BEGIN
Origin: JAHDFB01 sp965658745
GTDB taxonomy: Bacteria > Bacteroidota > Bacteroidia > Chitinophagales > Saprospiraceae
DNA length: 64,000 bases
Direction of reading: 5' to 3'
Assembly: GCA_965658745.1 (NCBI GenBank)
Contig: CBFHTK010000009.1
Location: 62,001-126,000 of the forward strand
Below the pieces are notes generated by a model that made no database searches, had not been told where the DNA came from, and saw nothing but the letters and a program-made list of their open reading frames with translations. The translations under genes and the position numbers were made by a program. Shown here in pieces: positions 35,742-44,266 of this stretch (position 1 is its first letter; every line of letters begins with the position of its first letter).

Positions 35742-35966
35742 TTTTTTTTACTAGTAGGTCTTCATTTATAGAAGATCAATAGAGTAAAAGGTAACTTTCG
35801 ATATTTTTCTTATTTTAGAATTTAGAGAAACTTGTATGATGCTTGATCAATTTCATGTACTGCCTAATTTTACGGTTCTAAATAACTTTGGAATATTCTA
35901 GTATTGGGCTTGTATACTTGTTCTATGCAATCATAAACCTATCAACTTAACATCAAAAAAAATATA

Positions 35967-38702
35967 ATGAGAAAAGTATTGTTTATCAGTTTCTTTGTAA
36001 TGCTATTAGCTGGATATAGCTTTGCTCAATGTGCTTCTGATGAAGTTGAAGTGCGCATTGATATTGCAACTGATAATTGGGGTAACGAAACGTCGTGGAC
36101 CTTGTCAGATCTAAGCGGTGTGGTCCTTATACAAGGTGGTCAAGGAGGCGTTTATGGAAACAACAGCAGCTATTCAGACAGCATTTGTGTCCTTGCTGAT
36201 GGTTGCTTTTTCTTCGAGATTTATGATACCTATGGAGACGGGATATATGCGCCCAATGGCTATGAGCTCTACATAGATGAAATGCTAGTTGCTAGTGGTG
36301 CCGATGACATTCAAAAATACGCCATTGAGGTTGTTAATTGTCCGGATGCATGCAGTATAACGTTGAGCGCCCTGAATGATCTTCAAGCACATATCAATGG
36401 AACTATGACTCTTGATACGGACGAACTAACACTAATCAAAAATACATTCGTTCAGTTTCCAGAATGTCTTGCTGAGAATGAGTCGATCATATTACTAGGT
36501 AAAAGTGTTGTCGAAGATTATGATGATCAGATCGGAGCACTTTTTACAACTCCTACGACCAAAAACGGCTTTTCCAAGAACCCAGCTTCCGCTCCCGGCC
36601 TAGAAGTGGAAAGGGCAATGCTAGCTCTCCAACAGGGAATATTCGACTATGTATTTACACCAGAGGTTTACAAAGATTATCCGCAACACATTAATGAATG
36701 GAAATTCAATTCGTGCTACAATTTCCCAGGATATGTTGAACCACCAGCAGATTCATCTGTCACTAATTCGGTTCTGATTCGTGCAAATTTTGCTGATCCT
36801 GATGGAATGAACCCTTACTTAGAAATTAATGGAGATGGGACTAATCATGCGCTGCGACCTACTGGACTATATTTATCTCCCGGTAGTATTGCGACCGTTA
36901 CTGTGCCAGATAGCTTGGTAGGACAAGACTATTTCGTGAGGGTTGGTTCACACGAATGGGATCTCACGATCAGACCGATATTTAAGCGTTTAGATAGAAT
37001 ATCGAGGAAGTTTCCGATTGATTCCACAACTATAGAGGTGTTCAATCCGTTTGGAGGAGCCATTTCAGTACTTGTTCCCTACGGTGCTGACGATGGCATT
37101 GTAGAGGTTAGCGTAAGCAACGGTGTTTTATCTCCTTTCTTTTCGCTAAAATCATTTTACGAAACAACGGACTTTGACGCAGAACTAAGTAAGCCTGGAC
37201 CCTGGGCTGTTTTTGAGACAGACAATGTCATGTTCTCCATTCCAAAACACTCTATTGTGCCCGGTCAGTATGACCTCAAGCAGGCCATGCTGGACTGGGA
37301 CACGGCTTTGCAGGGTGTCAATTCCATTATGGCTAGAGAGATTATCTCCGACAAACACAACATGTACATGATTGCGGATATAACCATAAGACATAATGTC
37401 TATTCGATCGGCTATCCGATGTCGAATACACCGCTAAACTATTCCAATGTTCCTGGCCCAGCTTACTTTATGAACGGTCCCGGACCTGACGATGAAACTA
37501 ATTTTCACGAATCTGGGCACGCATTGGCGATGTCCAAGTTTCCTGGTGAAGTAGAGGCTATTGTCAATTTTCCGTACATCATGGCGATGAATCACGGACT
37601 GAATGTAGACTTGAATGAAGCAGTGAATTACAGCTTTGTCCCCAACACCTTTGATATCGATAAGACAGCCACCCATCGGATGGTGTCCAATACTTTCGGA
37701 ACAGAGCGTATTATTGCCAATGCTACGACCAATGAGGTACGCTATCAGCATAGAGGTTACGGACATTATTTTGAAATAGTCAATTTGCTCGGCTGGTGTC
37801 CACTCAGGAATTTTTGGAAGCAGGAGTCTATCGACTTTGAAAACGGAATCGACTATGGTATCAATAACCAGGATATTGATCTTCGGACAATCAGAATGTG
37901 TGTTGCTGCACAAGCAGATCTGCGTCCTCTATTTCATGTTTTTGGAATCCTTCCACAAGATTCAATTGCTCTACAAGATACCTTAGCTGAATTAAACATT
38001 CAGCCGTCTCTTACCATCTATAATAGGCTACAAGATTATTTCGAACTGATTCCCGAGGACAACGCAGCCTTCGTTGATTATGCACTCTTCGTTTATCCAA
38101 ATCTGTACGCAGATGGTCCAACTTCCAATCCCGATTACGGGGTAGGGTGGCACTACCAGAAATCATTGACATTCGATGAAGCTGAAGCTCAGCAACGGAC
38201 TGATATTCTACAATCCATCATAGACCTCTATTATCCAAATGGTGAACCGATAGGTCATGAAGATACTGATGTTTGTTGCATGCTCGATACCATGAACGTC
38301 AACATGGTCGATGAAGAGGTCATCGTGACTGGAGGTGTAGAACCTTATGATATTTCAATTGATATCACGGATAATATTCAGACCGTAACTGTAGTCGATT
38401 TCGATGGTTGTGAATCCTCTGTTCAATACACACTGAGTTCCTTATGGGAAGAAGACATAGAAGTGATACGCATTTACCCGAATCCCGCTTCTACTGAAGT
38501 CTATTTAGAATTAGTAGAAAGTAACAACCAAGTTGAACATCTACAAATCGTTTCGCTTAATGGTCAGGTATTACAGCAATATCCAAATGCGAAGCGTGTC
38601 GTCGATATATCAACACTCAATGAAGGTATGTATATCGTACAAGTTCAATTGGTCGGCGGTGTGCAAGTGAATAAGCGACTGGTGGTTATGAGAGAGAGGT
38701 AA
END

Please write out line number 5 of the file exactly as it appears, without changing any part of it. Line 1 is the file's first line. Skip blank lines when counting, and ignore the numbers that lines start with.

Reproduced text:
Assembly: GCA_965658745.1 (NCBI GenBank)